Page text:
But which Apache are we talking about? External Apache1 or internal Apache2 plus Subversion? Subversion clients using HTTPS can connect to the external Apache1 Web server, of course, and try to establish secure connections to it. So we must configure HTTPS for our external Apache1 Web server. There's no need for proxy requests to the internal Apache2 Web server to be delivered over a secure connection too, but because we want to centralize access control policies in our Apache2 Web server, we must provide a mechanism for Apache2 to discriminate proxy requests coming from an external secure channel.
We use another port (assume 8081) to discriminate when an HTTP request has been delivered to the Apache1 Web server using SSL. So when an HTTP request hits Apache1 over SSL, it is proxied internally in clear to port 8081, where Apache2 is listening. As usual, remember to block incoming connections to port 8081 from external hosts or to bind Apache2 to the loopback interface (or both).
In the Apache1 configuration file, add the following line to the SSL virtual host directive:
Proxy /svn/ http://localhost:8081/
Now tell Apache2 to listen to port 8081, adding the following entry to your httpd.conf file: Listen localhost:8081.
Now we must set up a virtual host environment for access through port 8081. The main difference with respect to HTTP connections is related to source-based access control: using HTTPS connections we drop the notion of trusted and untrusted subnet. HTTPS requests can arrive from just anywhere.
Thus, the default policy files must include a VirtualHost directive for the port 8081. Here's the one for public projects that we put in the /svn/conf/public_default_policy.conf file:
<VirtualHost _default_:8081> <Location /public> Dav svn SVNParentPath /svn/conf/repository/public Order allow,deny Allow from all <LimitExcept GET PROPFIND OPTIONS REPORT> Order deny,allow Deny from all Satisfy all </LimitExcept> </Location> Include /tmp/LJ/policies/public/* </VirtualHost>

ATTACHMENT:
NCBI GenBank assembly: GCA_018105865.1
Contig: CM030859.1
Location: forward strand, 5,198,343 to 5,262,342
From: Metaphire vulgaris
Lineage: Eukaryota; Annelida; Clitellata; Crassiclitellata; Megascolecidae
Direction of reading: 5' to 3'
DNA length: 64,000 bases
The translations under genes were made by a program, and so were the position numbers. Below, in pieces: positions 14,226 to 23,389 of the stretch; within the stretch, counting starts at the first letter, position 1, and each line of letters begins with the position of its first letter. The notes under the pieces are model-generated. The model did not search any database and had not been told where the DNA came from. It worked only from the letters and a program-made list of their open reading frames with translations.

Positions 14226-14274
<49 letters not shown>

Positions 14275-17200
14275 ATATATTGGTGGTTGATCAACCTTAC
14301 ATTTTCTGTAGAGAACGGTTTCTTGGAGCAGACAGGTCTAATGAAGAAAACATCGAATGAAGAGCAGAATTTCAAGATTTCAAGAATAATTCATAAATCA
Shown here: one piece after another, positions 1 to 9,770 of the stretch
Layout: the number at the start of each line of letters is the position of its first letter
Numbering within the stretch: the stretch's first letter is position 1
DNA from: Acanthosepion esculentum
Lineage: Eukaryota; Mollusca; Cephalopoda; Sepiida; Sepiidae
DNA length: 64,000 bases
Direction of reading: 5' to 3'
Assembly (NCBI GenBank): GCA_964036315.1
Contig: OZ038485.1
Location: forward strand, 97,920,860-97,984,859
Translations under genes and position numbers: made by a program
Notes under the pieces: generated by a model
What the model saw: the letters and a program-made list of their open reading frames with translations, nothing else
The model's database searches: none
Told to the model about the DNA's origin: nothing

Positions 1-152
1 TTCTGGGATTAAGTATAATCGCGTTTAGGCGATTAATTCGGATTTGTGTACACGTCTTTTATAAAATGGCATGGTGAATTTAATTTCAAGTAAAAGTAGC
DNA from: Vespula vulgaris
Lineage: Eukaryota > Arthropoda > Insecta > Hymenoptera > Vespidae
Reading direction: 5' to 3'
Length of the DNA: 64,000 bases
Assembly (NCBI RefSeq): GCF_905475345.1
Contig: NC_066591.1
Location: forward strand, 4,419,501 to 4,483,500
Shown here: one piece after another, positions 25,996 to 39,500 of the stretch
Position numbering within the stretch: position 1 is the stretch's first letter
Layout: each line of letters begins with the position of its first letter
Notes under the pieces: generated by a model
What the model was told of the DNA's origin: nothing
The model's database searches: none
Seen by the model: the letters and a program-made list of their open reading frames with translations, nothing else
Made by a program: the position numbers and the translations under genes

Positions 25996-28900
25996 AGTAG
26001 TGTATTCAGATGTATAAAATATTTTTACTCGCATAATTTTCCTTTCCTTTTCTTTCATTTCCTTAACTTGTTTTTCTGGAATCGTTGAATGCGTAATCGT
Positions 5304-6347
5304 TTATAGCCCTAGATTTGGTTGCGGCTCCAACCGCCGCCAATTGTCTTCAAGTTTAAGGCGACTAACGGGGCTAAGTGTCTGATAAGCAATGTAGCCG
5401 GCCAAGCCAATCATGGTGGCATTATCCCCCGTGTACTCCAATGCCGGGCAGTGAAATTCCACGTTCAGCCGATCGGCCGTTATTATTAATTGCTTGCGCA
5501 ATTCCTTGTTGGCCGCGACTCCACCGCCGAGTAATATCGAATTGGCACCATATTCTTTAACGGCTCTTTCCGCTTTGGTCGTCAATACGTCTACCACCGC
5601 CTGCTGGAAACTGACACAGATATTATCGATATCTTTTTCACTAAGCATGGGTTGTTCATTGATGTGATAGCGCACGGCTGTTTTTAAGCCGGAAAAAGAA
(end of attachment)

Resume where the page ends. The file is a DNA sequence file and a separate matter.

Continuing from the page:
As usual, using the Satisfy clause allows us to write access only to authenticated users. In addition, we recycled the per-project configuration files (see the Include directive) because they do not depend on the source-based access control policy, but we can specialize them for another purpose if we need to. The default policy for private projects is similar:
<VirtualHost _default_:8081> <Location /private> Dav svn SVNParentPath /svn/conf/repository/private Order allow,deny Allow from all Satisfy all </Location> Include /tmp/LJ/policies/private/* </VirtualHost>
Practical Task Scheduling Deployment
July 20, 2016 12:00 pm CDT
One of the best things about the UNIX environment (aside from being stable and efficient) is the vast array of software tools available to help you do your job. Traditionally, a UNIX tool does only one thing, but does that one thing very well. For example, grep is very easy to use and can search vast amounts of data quickly. The find tool can find a particular file or files based on all kinds of criteria. It's pretty easy to string these tools together to build even more powerful tools, such as a tool that finds all of the .log files in the /home directory and searches each one for a particular entry. This erector-set mentality allows UNIX system administrators to seem to always have the right tool for the job.
Cron traditionally has been considered another such a tool for job scheduling, but is it enough? This webinar considers that very question. The first part builds on a previous Geek Guide, Beyond Cron, and briefly describes how to know when it might be time to consider upgrading your job scheduling infrastructure. The second part presents an actual planning and implementation framework.
Join Linux Journal's Mike Diehl and Pat Cameron of Help Systems.